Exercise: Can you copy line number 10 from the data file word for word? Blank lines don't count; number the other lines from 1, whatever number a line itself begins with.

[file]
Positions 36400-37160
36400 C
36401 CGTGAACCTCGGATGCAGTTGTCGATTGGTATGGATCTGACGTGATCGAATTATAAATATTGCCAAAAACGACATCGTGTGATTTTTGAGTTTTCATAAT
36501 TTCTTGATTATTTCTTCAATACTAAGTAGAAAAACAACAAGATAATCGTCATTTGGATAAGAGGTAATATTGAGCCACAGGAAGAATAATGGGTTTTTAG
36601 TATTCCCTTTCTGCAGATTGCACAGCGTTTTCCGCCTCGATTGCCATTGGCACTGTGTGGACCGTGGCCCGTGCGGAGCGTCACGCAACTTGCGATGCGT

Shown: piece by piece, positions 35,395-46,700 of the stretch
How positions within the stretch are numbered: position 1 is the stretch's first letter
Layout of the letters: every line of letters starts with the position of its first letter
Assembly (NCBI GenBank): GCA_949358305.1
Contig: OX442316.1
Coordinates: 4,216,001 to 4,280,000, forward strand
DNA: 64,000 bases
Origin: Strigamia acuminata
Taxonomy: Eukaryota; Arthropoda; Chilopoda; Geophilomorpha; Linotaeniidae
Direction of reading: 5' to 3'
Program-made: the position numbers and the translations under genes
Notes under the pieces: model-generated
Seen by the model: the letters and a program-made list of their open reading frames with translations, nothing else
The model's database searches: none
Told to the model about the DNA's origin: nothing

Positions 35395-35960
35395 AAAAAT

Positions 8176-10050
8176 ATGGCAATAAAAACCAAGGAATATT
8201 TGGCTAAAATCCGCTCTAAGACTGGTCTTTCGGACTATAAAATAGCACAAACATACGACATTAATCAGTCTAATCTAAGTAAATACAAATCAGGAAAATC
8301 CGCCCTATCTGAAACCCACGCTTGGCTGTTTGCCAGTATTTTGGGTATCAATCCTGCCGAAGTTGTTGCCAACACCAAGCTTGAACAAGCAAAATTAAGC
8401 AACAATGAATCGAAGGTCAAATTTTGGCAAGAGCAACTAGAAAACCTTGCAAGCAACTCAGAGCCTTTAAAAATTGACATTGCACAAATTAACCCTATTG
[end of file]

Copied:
Contig: OX442316.1